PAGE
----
Green
energy

 
Liu Shuying
describes a pioneering project to provide heat and power from waste corn stalks in rural China

Eleven years ago Hechengli, in the northeast corner of China, began planning to become an Ecological Village in Jilin Province. Now it is pioneering again, as host to a revolutionary new energy project which could prove a model for China and much of the developing world.

A combined heat and power plant, to be fuelled by corn stalks and other agricultural wastes, has been built on a hill overlooking the village of 224 households in one of the most fertile parts of the country. Financed jointly by the local Jilin Provincial Government and the United Nations Development Programme (UNDP), it is designed to produce cooking gas, heat and electricity simultaneously and to demonstrate the technical, economic and market viability of a modern biomass gasification system. The UNDP funds are being provided through a grant from the UN Foundation.

Jilin Province, home to just 2 per cent of China’s population, produces 14 per cent of its corn. The corn stalks currently pose a waste problem, but could become a valuable local resource to reduce poverty and support sustainable development. Clean, low-cost heat and power, based on such biomass, could increase living standards, promote industry and create jobs here and in rural areas throughout developing countries – while cutting dangerous indoor air pollution from traditional cooking stoves and combating global warming.

Expanding operations
Biomass has already successfully been turned into gas in Jilin and other Chinese provinces to provide a clean cooking fuel for rural villages, but these projects have not been economically attractive because they generally only operate for about six hours every day, which is not sufficient to recover the capital cost. The Hechengli project will expand the plant incrementally to meet the village’s needs for electricity and heat – in an area where annual temperatures average just 2.5°C – and sell surplus power to the national grid. The added revenues from the expanded operation of the plant will make it economically attractive.

People are optimistic about being at the cutting edge of energy technology, expecting more energy for less labour, expanding industry and ecotourism, and reducing pollution
Furthermore, the people of the village believe it will also help them expand their industry by providing process heat for factories in summer and by heating greenhouses for growing vegetables in winter. Use of the gas instead of traditional cooking fuels (wood and coal) will greatly reduce the high levels of indoor air pollution that cause acute respiratory infections, chronic obstructive pulmonary disease, lung cancer, tuberculosis, asthma and blindness across the developing world.

Environmentally sensitive
Jilin Province is an ideal place for the project because it has not just abundant biomass and a need for rural development, but an emerging industrial base and a government with the commitment needed to ensure the sustained growth of such a new industry. Hechengli, as an Ecological Village, already has an environmentally sensitive development plan, and is well placed to use extra energy to promote non-polluting industry and expand the greenhouse production which already provides income for over half its households.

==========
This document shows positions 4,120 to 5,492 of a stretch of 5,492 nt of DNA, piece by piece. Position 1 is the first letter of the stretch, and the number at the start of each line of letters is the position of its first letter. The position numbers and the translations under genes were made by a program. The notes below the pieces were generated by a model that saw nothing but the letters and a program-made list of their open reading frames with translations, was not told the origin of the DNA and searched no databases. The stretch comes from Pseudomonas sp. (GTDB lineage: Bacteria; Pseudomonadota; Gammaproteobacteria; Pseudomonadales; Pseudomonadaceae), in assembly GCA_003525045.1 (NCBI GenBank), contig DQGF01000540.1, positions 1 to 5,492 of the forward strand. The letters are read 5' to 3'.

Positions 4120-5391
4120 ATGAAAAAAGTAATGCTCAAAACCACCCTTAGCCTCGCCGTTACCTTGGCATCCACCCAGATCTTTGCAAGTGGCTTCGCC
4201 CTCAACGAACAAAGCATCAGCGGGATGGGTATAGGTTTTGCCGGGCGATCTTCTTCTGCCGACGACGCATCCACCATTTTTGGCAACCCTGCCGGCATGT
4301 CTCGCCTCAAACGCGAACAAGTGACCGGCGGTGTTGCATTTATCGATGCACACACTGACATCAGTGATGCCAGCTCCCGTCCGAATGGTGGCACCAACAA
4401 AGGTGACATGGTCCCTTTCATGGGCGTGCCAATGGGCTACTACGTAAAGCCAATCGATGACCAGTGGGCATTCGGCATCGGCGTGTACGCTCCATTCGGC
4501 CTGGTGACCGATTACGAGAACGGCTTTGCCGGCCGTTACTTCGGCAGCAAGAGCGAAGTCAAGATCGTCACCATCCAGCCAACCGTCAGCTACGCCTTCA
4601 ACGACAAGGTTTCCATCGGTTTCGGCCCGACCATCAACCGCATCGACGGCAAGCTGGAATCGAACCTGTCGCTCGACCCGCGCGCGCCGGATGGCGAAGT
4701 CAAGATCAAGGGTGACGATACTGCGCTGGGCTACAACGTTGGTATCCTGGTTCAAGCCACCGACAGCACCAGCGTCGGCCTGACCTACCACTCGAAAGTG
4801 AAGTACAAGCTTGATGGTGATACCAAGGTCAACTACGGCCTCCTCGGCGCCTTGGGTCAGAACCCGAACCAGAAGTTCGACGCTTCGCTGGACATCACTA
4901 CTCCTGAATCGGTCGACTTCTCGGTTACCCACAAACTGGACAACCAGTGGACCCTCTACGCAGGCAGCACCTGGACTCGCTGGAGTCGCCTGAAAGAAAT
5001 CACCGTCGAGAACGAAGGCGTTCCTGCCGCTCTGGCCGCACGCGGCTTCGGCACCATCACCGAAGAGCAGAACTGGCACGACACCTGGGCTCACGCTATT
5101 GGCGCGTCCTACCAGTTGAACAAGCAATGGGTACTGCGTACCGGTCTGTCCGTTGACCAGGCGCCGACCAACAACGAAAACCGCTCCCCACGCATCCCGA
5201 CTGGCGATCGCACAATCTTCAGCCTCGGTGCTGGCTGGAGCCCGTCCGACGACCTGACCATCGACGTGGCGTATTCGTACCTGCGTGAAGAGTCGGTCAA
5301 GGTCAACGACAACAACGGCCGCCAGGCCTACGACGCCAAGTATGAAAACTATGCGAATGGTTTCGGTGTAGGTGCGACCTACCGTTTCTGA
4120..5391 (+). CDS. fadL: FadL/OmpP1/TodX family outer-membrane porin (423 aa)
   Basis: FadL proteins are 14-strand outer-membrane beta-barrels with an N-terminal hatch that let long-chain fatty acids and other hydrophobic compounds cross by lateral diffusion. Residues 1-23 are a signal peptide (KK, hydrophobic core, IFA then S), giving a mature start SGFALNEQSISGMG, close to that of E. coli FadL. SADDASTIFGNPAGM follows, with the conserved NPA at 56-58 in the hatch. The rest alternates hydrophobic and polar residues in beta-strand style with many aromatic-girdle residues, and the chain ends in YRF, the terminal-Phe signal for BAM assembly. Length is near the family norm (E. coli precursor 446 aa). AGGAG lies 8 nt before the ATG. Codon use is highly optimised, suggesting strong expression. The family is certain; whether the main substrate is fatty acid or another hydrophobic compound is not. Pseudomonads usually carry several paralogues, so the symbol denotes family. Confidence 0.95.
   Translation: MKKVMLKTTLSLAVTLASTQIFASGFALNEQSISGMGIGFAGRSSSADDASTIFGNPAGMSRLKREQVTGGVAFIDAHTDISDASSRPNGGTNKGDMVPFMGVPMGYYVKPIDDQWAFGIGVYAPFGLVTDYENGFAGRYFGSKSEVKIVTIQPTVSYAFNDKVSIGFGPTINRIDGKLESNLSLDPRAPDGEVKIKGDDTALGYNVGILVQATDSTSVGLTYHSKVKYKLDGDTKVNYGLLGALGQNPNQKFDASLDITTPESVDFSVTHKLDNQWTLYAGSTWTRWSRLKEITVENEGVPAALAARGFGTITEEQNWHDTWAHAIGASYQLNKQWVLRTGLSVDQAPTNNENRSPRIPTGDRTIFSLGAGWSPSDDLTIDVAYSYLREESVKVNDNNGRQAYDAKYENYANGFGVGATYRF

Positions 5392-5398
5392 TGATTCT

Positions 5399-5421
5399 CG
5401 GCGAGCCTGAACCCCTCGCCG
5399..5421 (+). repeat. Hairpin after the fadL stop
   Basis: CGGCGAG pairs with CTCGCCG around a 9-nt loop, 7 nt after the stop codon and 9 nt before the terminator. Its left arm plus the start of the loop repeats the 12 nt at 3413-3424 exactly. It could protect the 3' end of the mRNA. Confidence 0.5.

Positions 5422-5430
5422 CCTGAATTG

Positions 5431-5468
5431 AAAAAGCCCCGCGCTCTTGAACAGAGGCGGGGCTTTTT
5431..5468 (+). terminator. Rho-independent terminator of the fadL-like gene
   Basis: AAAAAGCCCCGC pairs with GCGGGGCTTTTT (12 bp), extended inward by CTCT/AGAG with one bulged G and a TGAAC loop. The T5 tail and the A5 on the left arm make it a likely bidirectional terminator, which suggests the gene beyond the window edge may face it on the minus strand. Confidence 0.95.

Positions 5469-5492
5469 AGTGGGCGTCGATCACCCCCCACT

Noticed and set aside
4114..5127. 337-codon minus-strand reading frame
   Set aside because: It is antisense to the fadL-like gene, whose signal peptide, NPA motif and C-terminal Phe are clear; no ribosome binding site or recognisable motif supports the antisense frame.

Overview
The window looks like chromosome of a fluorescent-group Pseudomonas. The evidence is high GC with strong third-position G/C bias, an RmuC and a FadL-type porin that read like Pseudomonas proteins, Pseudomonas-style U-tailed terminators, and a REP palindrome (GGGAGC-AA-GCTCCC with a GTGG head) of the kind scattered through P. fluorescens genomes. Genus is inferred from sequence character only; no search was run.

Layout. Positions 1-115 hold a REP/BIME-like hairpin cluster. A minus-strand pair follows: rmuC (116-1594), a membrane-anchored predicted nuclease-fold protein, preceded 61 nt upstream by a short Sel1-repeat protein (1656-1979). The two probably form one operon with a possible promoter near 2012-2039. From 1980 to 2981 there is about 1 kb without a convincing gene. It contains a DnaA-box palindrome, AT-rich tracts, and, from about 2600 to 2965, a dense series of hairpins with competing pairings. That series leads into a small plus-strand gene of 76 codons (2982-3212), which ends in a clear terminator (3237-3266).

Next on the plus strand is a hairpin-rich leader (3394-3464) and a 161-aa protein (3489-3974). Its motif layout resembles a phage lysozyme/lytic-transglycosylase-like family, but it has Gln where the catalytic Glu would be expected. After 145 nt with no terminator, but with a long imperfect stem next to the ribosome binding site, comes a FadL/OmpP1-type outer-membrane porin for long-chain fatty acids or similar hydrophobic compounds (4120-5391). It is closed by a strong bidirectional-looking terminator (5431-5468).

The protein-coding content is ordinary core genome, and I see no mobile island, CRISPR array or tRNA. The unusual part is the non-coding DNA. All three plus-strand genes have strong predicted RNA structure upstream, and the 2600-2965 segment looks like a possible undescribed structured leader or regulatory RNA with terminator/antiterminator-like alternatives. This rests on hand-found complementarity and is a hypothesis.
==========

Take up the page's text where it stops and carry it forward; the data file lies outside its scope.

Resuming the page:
The village has a dynamic, entrepreneurial and community-minded leadership and the people are optimistic about being at the cutting edge of energy technology, expecting more energy for less labour, expanding industry and ecotourism, and reducing pollution.

Cornerstone of progress
There is a vast potential market for the modern biomass technology. The province generates some 40 million tonnes of agricultural residues a year. If just half of this were to be converted to clean gas and electricity in this way it could meet the needs of more than 1.7 million households – half Jilin’s population – while adding 1,400 megawatts of new generating capacity to the grid, an increase of nearly 30 per cent. And the example could be replicated around the world, making sustainable development through modern biomass technology a cornerstone of rural progress



Liu Shuying is the Vice Chairperson of Jilin Provincial People’s Congress and National Project Director for Modernized Biomass Energy, China.

PHOTOGRAPH: Pat DeLaquil


This issue:
Contents | Editorial | Key to development | The energy challenge | Plant power | Bioenergy: doing well while doing right | New energy for development | People | Delivering Change | Benign growth | Green energy | At a glance: Energy | Sustainable Dreams | Brightening the future | Greening oil | Blue-sky thinking | Books & products | New energy to assault poverty | New energy entrepreneurs | Time to get serious | Breaking the ice | In my lifetime – 100% renewable| Slimming the waste

Complementary issues:
WSSD, 2002
Energy, 2001
Poverty Health and the Environment, 2001
Climate and Action, 1998